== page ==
…And some other stuff happens. This pilot is little rambly and long (2 hours) as the writers attempt to introduce–it seems–the whole freaking town. And on top of setting up characters and conventions, the episode still basically follows a mystery-of-the-week formula. The problem is solved, the world is saved, and Jack and Zoe seem to be on their way out. But just as we reach end, we witness a murder. And it turns out Jack has been appointed Sheriff of Eureka and will be hanging around for a while.

Being Erica

Okay, so this show looked a little cheesy when I saw it advertised while catching reruns of Gilmore Girls on the Soap network. It turns out the show, from the CBC, is a little cheesy, but it has several characteristics that intrigue me. It’s a little bit Wonderfalls (highly educated but dissatisfied chick suddenly has supernatural things happening, pointing her in the direction of her true calling); a little bit Journeyman (lots of sudden trips to the 90s); and a little bit Reaper (protagonist has frequent, unexpected visits from a jerk with supernatural powers who doesn’t feel the need to explain much). Also, Tyron Leitso, who played the recently jilted hottie in Wonderfalls, plays the recently jilted hottie in this. So off we go…

Erica Strange (Erin Karpluk) is 32. She works for an insurance company. She mentions that she still sleeps with her cat, although I can’t recall seeing a cat at any point during Season 1. And, she tells us, she has made an unending series of mistakes that have left her unfulfilled. She gets fired. The guy she has a date with cancels at the last minute. She gets caught in the rain, then has an allergic reaction to some hazelnut coffee. Your basic suck-ass day.

Erica is visited in the hospital by a mysterious therapist who appears out of nowhere and has an uncanny understanding of her sad life alone with her cat (again with the cat). “In the middle of difficulty lies opportunity,” he quotes. Thus begins a long series of quotes that make up the bulk of this guy’s conversation. He leaves his card, but one has to wonder why she would even keep it. Personally I can’t stand those elusive mentor-figure characters who speak in riddles and expect protagonists to follow their instructions without question. In a similar situation I’m sure I’d walk away, but then my story wouldn’t be a television series…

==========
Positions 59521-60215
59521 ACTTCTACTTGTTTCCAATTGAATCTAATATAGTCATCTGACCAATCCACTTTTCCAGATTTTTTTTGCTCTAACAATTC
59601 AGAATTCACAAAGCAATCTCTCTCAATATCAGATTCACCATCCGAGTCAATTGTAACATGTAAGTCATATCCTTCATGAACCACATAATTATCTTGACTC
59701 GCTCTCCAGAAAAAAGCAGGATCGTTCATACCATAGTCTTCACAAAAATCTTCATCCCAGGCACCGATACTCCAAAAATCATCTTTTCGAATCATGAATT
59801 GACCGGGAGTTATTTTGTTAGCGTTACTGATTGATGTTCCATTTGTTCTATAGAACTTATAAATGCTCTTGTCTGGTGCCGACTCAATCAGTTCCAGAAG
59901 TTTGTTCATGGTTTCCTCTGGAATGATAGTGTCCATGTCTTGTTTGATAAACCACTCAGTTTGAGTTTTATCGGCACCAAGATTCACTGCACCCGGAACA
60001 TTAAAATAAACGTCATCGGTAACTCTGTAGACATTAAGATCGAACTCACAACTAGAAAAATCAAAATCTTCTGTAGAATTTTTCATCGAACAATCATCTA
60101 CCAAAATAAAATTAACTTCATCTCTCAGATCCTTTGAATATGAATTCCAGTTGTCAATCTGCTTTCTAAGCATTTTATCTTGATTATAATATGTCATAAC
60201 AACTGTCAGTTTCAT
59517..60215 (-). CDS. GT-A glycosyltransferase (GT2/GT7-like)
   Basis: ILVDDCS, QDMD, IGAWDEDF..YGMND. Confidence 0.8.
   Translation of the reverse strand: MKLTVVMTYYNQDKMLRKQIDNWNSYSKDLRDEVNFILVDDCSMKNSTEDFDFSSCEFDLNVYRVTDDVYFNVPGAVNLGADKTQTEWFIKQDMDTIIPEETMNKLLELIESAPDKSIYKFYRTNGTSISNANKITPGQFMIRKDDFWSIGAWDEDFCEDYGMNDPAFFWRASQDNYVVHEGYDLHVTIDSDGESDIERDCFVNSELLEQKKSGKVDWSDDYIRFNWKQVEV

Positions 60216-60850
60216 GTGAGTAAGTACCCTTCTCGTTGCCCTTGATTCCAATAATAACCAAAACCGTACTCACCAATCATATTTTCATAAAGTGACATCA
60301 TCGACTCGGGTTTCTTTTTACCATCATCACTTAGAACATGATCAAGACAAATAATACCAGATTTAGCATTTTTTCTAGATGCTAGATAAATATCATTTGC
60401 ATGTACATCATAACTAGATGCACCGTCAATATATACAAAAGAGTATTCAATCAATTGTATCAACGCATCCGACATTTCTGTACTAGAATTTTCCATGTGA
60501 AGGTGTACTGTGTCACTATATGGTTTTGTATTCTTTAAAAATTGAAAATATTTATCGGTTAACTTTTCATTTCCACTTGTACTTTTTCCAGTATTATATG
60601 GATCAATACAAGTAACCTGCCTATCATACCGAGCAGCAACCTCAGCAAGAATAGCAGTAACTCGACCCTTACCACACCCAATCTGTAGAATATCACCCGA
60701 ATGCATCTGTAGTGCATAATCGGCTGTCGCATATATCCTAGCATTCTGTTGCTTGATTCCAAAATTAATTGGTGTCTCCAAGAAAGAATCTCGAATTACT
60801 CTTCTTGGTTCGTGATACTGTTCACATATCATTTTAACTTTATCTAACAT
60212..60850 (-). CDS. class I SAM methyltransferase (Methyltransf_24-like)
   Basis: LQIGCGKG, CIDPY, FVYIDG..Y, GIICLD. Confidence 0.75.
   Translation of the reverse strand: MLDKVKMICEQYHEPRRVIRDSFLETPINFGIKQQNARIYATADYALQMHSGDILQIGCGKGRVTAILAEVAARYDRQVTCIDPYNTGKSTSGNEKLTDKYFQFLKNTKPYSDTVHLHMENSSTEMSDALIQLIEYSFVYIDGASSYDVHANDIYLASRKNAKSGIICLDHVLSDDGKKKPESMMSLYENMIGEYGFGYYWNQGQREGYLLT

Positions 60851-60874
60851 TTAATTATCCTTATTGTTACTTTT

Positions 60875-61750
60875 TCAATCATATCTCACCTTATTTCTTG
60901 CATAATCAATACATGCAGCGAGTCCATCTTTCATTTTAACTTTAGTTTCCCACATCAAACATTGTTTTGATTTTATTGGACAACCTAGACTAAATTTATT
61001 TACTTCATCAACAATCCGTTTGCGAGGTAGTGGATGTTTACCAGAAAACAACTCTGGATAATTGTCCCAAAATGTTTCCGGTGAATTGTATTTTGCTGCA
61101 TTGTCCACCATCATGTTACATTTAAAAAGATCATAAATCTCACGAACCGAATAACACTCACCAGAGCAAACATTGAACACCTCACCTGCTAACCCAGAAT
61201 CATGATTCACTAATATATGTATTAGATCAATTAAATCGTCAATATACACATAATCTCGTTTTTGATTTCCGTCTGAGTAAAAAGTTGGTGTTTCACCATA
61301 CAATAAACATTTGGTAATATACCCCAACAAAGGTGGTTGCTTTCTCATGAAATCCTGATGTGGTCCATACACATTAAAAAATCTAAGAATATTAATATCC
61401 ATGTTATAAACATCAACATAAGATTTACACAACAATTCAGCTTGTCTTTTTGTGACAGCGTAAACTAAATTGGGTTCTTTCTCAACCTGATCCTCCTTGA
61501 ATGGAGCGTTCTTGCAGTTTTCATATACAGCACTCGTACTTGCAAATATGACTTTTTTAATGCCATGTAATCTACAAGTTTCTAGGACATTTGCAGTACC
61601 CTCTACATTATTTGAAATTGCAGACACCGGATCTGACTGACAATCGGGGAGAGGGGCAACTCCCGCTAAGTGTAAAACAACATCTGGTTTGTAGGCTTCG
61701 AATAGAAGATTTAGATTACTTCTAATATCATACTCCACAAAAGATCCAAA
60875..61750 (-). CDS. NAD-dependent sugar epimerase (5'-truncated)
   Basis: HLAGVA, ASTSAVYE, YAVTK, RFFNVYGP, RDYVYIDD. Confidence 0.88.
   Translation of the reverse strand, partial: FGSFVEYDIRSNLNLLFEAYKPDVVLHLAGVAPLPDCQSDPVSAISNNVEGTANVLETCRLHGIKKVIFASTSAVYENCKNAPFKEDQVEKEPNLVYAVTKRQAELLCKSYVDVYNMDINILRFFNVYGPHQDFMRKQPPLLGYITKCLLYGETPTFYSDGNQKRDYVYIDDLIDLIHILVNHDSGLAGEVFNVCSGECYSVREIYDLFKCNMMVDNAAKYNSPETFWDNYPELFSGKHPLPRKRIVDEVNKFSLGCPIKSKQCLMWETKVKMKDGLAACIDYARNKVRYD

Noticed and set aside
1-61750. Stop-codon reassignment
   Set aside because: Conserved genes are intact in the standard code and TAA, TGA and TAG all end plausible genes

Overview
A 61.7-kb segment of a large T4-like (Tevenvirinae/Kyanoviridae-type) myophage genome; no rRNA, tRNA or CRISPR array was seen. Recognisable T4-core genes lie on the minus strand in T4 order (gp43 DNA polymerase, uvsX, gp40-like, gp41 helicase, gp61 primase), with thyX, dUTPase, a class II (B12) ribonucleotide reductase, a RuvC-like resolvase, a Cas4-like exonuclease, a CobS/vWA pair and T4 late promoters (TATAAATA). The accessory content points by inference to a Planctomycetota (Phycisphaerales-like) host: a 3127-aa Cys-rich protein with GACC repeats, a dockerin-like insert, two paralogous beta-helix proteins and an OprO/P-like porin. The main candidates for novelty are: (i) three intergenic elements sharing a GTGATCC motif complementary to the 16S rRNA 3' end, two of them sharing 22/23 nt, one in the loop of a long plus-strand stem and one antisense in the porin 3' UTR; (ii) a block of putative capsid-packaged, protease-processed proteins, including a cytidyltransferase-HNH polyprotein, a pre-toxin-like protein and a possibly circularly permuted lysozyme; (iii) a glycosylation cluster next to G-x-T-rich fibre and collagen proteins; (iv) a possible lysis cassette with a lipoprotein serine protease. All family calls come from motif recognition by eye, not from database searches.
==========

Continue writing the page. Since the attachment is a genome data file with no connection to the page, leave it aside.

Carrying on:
We next meet Erica’s family and friends. For complaining about how much her life sucks, she certainly has a good support system. At least half a dozen people rush over to brunch following her showdown with hazelnuts. It seems though, that she senses strong disappointment from these folks for not having a career or relationship. She runs off to find the therapist, Dr. Tom (Michael Riley). He’s waiting in a typical shrink’s office, dimly lit and lined with books. It could easily be the same set from the shrink’s office in Wonderfalls.

Dr. Tom is a little abrasive, a lot vague, and has no visible credentials. But he promises happiness. And he doesn’t charge. While it’s easy to criticize this story introduction as simplistic, one must admit the need to find happiness can eclipse skepticism, even in a reportedly smart woman like Erica. The show is fantasy – accept it and go along for the ride.

Tom instructs Erica to make a list of all her regrets, and it’s long. It ends with “Leo died.” That’s important later in the series, but we don’t get any details here.

The heart of the show is this. Tom can send Erica back in time to redo events that she regrets. We see by her trip back to a high school dance that these experiences won’t be easier to control the second time around. It’s not really going to be about changing the outcome of certain events. It’s about Erica learning things about herself. In this episode, she has to overcome worrying about what people think of her; a tall order for a high school junior. The flashback stuff is fun, with fashion, music, and slang from the early 90s. “Teenagers are idiots,” Erica declares. What a trip to reflect on yourself as a high schooler with 16 added years of wisdom.